Pirouettes during a Pandemic
Before returning to the dance studio in October, SJS dancers had to get creative, substituting a ballet barre for the back of a chair and the smooth floor of the studio for the carpet of their room.
Once the students returned to campus, the SJS dance program altered its practices to ensure the safety of all students in the studio. In addition to wearing a mask throughout class, each dancer remained in their own 10x10 square, marked off by masking tape. Due to these physical restrictions, dance instructors had to modify their typical curriculum, reimagining combinations and movement to fit the limited space.
“We do a little bit of floor work here and there, but we are trying to limit the space we travel in,” Upper School Dance Instructor Victoria Arizpe said. “Combinations aren’t as long because of that, so we are not building as much stamina as we normally would.”
Instructors also give dancers frequent breaks in order to limit physical exertion because the masks can inhibit airflow and cause overheating. In another effort to decrease the risk of dancing during the pandemic, instructors divided their classes in half.
“The largest class we have is fourteen, which is big because we’re in a tight space,” Arizpe said. “We have certain days that we have half of the class dancing and the other half observing.”
After each class, each student, whether they were observing or dancing, is required to wipe down their area with a disinfectant spray designed specifically for the dance floors to prepare for the next class.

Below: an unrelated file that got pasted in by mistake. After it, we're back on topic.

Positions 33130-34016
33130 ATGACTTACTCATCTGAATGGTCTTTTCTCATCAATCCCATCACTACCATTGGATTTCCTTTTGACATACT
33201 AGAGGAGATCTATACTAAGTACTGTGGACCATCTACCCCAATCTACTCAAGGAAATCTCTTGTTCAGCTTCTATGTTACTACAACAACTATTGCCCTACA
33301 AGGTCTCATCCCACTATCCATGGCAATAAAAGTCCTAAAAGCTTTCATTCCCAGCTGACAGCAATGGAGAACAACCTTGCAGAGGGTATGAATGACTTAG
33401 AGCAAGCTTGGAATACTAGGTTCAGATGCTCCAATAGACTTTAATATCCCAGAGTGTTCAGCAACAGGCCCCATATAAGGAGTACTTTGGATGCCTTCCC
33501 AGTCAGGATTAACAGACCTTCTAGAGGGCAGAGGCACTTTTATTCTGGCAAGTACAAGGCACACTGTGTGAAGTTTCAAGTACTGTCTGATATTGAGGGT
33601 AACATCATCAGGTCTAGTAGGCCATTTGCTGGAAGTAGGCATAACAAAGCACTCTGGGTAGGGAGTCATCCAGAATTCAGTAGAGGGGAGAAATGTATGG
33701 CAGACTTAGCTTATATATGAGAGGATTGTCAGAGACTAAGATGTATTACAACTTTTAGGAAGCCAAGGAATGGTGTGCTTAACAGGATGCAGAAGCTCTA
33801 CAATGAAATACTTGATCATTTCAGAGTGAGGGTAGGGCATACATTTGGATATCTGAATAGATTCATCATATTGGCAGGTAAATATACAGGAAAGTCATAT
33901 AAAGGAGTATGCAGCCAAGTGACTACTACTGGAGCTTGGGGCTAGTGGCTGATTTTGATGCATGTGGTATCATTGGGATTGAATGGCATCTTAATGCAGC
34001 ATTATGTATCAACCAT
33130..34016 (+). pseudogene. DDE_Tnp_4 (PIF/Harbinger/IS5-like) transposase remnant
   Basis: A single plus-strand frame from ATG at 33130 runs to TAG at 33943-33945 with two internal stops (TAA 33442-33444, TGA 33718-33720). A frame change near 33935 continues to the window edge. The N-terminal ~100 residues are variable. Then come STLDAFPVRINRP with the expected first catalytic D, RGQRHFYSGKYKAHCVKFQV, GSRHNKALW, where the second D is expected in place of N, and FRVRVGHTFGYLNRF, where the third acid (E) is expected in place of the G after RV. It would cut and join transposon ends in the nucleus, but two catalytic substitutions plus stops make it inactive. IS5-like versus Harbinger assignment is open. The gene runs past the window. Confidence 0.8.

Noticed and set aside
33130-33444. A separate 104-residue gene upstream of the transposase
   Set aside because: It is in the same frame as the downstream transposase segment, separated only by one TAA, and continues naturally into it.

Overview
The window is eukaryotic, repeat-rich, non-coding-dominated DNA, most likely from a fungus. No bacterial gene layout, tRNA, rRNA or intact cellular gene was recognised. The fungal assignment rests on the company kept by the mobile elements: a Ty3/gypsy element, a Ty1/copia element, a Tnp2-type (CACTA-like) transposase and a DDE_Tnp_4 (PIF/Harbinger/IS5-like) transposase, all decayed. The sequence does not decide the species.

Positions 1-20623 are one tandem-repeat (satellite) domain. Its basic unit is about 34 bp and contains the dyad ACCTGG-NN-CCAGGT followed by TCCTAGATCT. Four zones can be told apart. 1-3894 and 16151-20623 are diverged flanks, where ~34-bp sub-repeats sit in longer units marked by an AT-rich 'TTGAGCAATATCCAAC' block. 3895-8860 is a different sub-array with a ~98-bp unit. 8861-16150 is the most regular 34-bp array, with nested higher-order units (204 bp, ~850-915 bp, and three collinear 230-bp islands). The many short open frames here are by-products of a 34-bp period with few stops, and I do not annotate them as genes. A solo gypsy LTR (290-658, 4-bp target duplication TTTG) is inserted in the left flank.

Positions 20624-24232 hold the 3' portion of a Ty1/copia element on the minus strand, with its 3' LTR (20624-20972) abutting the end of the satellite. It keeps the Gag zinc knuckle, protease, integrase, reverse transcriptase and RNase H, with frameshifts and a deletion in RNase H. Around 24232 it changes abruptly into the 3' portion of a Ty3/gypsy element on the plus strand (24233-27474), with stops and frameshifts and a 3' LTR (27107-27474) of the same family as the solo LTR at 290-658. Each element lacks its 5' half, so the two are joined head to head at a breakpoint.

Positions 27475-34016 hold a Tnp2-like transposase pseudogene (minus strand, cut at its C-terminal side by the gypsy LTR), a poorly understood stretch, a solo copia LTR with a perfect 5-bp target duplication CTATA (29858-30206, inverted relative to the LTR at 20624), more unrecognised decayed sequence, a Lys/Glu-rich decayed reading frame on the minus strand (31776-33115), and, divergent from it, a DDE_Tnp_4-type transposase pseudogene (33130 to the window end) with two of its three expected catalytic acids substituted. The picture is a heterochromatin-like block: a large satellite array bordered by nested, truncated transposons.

Coronavirus restrictions have also affected the annual Spring Dance Concert, which showcases all levels of Upper School dance in April. Typically, students will perform pieces choreographed by the dance instructors, in addition to pieces from guest choreographers.
This year, however, the dance department cannot invite guest choreographers to the school because of the risk of coronavirus exposure. Despite this loss, Arizpe and her fellow instructors still plan on holding the Spring Dance Concert this year and will work intensely to perfect their own choreographed pieces
“The performances will be videotaped, and that gives us the ability to dance larger and not have to wear a mask if we are dancing outside,” Arizpe said. “We can teach the choreography and give the dancers assignments to tape at home.”
Ultimately, the execution of each piece depends on the creativity and vision of the choreographer. “It’s going to be fun to see what we come up with,” Arizpe said. “I’m excited to see how we can express ideas through dance in other venues."
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